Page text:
United States Court of Appeals, District of Columbia Circuit
Edward R. Stolz, II, d/b/a Royce International Broadcasting Company, Appellant
Federal Communications Commission, Appellee Entercom Communications Corp. and Entercom License, LLC, Intervenors
September 11, 2017
Appeal From Orders of the Federal Communications Commission
J. Kelly argued the cause and filed the briefs for appellant.
William J. Scher, Counsel, Federal Communications Commission,
argued the cause for appellee. With him on the brief were
Howard J. Symons, General Counsel at the time the brief was
filed, David M. Gossett, Deputy General Counsel, and Richard
K. Welch, Deputy Associate General Counsel. Jacob M. Lewis,
Associate General Counsel, entered an appearance.
Michael E. Dash, Jr., Carrie A. Ward, Dennis P. Corbett, and
Jessica DeSimone Gyllstrom were on the brief for intervenors
Entercom Communications Corp. and Entercom License, LLC, in
support of appellee.
Before: Millett, Circuit Judge, and Edwards and Williams,
Senior Circuit Judges.
Millett, Circuit Judge.
Stolz agreed to sell a radio station he owned to Entercom
Communications Corporation and, upon approval by the Federal
Communications Commission ("FCC"), to transfer the
station's broadcast license to Entercom. Implementation
of the agreement soon broke down, and Stolz and Entercom have
spent the ensuing two decades clashing before the FCC and
state and federal courts. This long-running dispute should
draw closer to a conclusion today as we deny Stolz's
appeal and dismiss as moot his central claim challenging
Entercom's legal eligibility to acquire the station.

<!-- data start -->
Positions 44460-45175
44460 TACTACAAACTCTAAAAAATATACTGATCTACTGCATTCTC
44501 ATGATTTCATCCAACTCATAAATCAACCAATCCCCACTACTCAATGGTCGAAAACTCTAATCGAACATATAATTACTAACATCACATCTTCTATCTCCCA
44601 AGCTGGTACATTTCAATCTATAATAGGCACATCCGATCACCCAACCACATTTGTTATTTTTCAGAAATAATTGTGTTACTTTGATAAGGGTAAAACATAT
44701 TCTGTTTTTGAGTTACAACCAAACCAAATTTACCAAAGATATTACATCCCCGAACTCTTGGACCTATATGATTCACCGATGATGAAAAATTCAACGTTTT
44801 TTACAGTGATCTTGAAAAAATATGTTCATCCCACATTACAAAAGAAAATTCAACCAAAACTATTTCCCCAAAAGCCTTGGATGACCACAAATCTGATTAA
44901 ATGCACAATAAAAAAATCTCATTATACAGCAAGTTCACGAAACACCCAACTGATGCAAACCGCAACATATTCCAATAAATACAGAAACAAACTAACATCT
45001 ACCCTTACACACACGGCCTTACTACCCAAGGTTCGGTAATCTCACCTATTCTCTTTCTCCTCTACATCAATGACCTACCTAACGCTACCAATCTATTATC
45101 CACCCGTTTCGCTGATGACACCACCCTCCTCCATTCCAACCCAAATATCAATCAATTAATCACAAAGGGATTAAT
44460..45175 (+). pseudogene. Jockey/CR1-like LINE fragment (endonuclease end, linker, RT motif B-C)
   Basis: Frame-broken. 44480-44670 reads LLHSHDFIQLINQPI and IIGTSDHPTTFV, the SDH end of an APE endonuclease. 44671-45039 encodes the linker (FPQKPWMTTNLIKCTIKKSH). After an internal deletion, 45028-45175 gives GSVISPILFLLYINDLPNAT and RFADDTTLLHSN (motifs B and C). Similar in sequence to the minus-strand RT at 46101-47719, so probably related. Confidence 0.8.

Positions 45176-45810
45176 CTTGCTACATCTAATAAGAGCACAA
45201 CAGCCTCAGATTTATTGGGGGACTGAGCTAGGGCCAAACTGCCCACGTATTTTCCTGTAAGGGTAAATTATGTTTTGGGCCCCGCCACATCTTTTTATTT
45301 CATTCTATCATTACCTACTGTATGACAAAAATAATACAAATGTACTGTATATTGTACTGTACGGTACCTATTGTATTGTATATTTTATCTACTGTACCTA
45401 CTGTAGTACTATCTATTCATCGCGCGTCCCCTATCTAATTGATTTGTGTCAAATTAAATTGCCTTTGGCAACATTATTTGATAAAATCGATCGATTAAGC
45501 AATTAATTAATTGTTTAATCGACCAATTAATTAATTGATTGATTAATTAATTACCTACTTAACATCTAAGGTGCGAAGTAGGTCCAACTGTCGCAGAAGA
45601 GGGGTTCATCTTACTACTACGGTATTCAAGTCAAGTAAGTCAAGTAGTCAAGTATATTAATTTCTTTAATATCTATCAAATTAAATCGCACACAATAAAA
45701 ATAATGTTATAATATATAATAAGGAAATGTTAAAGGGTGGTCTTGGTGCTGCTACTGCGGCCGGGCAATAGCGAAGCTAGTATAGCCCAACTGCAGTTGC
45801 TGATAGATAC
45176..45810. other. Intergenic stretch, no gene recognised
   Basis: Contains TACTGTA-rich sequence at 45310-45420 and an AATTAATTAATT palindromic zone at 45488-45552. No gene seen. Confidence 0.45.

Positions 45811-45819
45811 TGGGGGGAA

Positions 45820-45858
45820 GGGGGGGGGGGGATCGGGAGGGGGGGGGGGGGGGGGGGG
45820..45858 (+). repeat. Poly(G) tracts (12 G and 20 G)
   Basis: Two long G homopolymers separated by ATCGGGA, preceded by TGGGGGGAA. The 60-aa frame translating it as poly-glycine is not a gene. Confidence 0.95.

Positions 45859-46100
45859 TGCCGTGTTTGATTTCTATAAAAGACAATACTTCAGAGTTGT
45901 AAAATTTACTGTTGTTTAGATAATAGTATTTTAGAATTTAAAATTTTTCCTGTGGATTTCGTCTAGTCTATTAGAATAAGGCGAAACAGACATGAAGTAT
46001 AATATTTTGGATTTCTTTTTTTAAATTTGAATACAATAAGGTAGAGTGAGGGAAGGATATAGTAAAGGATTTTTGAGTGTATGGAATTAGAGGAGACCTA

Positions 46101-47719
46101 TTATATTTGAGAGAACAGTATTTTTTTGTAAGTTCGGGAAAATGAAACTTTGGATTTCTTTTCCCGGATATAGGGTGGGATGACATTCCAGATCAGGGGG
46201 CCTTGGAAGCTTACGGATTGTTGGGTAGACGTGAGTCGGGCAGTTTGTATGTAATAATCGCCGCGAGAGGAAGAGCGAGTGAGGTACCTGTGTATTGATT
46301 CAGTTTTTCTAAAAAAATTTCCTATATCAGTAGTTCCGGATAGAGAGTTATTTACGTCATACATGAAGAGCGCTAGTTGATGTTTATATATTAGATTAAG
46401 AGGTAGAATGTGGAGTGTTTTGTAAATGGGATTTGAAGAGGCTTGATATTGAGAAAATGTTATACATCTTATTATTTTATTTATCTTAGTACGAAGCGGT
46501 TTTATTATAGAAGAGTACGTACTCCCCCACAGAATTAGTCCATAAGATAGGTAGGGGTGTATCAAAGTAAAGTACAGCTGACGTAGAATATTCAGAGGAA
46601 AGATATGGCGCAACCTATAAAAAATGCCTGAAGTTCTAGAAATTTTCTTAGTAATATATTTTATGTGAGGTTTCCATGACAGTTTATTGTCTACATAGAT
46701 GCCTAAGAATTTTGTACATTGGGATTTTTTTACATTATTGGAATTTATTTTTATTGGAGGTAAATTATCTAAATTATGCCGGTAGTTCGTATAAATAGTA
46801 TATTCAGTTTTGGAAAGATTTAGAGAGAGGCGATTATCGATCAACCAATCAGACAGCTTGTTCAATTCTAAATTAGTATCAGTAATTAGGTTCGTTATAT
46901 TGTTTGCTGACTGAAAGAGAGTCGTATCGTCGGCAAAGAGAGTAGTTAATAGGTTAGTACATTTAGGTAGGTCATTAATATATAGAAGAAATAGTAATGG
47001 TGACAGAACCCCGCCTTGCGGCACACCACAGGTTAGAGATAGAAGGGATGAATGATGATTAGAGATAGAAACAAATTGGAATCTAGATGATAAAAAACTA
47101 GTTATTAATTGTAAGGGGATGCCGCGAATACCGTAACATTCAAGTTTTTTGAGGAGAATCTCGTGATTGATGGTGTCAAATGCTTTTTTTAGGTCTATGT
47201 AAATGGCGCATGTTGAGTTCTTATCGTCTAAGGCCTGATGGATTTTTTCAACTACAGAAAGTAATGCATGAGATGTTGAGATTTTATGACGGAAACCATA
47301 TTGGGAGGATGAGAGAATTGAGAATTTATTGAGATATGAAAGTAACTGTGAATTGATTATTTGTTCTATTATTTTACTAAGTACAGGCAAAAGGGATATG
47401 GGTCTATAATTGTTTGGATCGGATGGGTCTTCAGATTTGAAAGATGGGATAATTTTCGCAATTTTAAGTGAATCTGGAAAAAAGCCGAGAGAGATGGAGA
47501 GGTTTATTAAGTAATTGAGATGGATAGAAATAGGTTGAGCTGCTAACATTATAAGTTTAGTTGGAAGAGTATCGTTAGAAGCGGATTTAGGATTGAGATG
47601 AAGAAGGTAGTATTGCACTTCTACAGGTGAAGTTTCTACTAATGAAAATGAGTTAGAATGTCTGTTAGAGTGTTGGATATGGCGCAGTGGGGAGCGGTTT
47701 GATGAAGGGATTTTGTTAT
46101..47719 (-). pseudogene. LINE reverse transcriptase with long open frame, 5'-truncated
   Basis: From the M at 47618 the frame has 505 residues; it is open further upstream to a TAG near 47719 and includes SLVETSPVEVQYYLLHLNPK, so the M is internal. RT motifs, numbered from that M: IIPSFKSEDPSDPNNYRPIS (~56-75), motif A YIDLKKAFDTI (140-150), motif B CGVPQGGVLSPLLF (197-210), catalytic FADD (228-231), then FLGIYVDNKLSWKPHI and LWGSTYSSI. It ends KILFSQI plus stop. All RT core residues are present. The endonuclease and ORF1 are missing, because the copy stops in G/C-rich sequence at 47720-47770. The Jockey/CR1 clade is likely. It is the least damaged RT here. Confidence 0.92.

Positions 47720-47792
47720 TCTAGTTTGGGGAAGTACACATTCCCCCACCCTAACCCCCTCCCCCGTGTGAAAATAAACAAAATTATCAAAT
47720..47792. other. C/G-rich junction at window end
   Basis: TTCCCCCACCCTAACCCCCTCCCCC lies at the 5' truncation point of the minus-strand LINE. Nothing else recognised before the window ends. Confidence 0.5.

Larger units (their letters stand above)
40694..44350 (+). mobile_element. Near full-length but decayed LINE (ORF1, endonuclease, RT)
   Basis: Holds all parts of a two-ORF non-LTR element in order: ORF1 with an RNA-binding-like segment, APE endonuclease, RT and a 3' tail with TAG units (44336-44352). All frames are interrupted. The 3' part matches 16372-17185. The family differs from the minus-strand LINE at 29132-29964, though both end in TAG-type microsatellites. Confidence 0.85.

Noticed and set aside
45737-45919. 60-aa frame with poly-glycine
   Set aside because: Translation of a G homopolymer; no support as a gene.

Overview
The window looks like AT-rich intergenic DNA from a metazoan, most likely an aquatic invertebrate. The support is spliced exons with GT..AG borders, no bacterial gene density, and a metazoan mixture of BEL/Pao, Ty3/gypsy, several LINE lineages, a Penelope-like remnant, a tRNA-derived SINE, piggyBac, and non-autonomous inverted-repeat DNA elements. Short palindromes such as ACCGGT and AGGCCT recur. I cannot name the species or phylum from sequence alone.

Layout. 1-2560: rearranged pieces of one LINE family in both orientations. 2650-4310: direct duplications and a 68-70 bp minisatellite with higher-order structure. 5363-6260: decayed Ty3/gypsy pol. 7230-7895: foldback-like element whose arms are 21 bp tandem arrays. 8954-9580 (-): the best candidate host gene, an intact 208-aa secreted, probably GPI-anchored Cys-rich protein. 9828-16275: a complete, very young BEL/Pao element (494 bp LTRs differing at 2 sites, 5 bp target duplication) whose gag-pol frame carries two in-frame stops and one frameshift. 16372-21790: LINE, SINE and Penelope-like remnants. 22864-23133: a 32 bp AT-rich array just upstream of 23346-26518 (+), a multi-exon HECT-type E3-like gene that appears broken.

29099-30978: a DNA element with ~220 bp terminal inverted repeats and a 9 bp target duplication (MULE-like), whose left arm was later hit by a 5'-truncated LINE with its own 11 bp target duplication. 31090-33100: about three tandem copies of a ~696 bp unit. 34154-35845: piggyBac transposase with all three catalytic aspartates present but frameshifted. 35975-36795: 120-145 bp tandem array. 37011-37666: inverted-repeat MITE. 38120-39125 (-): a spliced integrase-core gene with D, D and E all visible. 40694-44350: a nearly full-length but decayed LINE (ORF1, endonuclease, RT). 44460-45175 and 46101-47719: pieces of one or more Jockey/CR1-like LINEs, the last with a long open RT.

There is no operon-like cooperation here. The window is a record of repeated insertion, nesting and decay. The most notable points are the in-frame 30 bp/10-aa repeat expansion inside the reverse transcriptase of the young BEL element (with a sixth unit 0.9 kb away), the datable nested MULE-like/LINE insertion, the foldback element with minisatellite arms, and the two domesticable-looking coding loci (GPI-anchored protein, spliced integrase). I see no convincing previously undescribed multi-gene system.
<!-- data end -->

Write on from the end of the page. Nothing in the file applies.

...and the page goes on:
invested the FCC with exclusive authority to grant, deny, and
approve the transfer of broadcast licenses to operate radio
stations. 47 U.S.C. §§ 301, 303, 307-310. As a
result, when a broadcast station owner wants to transfer
ownership of a station to a third party, the FCC must approve
the assignment of the station's broadcast license to the
new owner. Id. § 310(d). The FCC may approve
assignments only "upon finding * * * that the public
interest, convenience, and necessity will be served
thereby." 47 U.S.C. § 310(d). That public interest
includes "promoting diversity of program and service
viewpoints" and "preventing undue concentration of
economic power." FCC v. National Citizens Committee
for Broadcasting, 436 U.S. 775, 780 (1978).
end, the FCC limits the number of radio stations that a
single entity can own within a local market. 47 C.F.R. §
73.3555(a). As relevant here, in a market with 45 or more
radio stations, a single entity can only be licensed to
operate up to "8 commercial radio stations in total and
not more than 5 commercial stations in the same service (AM
or FM)." Id. § 73.3555(a)(1)(i). In a
market that contains 30 to 44 radio stations, a single entity
may not hold licenses for "more than 7 commercial radio
stations in total and not more than 4 commercial stations in
the same service (AM or FM)." Id. §
2002, the FCC completed a comprehensive review of its media
ownership rules. See In the Matter of 2002 Biennial
Regulatory Review, Report and Order, 18 FCC Rcd. 13620 (2003)
("2002 Order"). Among other things, the
2002 Order retained the FCC's prior numerical
limits on radio station ownership, but changed how the FCC
would determine the size of a local market, and thus what
ownership limits would apply to a given entity within that
market. Id. at 13724 ¶ 273-274. Those same
rules also apply to the assignment or transfer of broadcast
licenses. Id. at 13724 ¶ 273 n.572.
2002 Order included a grandfathering provision to
prevent existing license holders from having to "divest
their current interests in stations * * * to come into
compliance with the new ownership rules." 18 FCC Rcd. at
13808 ¶ 484. The grandfathering provision also
established "processing guidelines" to "govern
pending and new commercial broadcast applications for the
assignment or transfer" of radio licenses "as of
the adoption date of this Order." Id.
at 13813 ¶ 498. Pending assignment applications that had
not yet been "act[ed] on" by the "Commission
prior to the adoption ...